Last month I wrote about the mission-critical Chief Information Officer and the pivotal role he/she occupies in today's companies. Nowhere is this more the case than in providing the technology leadership necessary to determine strategic directions.
For many business colleagues, IT is hardly at the top of the list of fascinating subjects. For some, it remains a black art, for others it is a confusing world of hype and conflicting claims. But in recent years, IT has made a spectacular climb on to the board agenda. Now, the task of the CIO is to help colleagues understand how to make the best use of this technology to build the business.
What I have found most critical in moving between companies and sectors is to understand what drives the business, the company environment in which any technology investment has to make sense, and the culture in which it must operate. The whole approach to managing IT, and certainly determining the right strategic direction, should be based on this. Technology has no value in itself and is a cost to the business. It must therefore deliver something of real relevance to the particular company to be seen as worthwhile.
Interestingly, most of the best success stories have not been based on the latest technology, but on an innovative business idea that builds on established systems. Examples of this are the original move by First Direct into telephone banking, the use of computer systems by the automotive industry to link together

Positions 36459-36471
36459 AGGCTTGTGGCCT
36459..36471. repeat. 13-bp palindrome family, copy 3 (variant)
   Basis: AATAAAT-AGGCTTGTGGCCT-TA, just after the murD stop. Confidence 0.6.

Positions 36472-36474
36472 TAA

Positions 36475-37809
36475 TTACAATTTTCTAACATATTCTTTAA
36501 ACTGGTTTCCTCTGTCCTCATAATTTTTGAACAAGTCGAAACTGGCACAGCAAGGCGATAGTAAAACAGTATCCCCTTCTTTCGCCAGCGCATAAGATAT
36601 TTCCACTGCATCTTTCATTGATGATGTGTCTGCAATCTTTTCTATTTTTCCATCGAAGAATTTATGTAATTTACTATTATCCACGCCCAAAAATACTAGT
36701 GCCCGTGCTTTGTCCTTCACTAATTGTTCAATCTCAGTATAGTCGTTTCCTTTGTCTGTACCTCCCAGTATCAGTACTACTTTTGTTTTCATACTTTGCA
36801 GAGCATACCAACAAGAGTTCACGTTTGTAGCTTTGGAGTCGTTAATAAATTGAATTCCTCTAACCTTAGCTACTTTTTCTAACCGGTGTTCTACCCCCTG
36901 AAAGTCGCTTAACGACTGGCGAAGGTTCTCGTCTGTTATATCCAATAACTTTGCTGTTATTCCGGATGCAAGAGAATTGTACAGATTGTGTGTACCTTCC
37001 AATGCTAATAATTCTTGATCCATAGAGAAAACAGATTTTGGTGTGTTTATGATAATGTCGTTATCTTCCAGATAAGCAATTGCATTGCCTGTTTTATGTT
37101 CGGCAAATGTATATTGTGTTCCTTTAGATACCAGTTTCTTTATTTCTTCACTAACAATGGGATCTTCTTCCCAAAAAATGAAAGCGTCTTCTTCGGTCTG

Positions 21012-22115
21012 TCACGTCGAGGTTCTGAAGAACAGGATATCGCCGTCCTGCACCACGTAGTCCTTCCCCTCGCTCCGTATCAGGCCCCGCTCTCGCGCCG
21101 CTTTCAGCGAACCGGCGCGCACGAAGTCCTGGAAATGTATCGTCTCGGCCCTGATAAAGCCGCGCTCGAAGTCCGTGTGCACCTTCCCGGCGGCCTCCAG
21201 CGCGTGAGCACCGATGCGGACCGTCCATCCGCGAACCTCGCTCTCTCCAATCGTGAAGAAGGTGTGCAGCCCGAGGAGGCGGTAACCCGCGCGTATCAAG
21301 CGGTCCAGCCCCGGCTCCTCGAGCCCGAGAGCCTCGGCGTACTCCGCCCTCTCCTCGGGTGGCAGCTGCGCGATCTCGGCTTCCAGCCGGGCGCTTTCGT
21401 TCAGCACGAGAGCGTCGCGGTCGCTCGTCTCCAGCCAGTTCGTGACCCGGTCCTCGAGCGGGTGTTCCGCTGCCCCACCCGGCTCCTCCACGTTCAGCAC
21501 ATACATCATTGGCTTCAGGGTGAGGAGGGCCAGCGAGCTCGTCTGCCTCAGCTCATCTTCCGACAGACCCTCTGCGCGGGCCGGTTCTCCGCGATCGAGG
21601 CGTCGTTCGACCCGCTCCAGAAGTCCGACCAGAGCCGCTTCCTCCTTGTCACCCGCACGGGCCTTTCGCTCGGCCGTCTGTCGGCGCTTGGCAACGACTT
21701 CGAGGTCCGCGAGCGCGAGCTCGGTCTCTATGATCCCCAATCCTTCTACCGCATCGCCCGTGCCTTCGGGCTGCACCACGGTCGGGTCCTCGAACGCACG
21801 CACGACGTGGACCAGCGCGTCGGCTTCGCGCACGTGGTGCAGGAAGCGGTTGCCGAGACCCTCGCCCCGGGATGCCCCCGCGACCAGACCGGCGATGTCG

The role of the CIO as strategic visionary is often a difficult one. He or she must act as a catalyst within the organisation, explaining
Communication is the key to success in persuading colleagues to consider technology-based strategies. The CIO is in a unique position to cut through the hype that surrounds IT and present the opportunities in business terms that switch on their colleagues, rather than technobabble that will switch them off.
I once had to 'sell' a massive investment in computer systems to a government minister (we are here talking about a programme worth £2bn in the early 1980s). The permanent secretary heading the department of state I worked in insisted on a full rehearsal of my presentation before I went near the minister. I thought I had removed all jargon from what I wanted to say, but he soon corrected me on that. I rewrote the presentation in terms that the minister would relate to more easily. Needless to say we got approval for the programme and I have never forgotten the lesson.
The toughest trick for the top management team of any company is being prepared to see where the business needs to be and to take sufficiently radical decisions to deliver the vision. Most adopt a "salami slicing" approach to strategic thinking instead, with constant revisions over time. This is a real challenge for the CIO who has to plan over the long term for rolling out major systems, clearing up legacy, determining sourcing policies etc. But nobody said it would be easy!
John Handby is a Director of CIO Connect, the UK forum for senior IT executives. He has previously held a succession of CIO positions for major organisations including Glaxo Welcome, National Power, the Post Office (now known as Consignia) and in central government.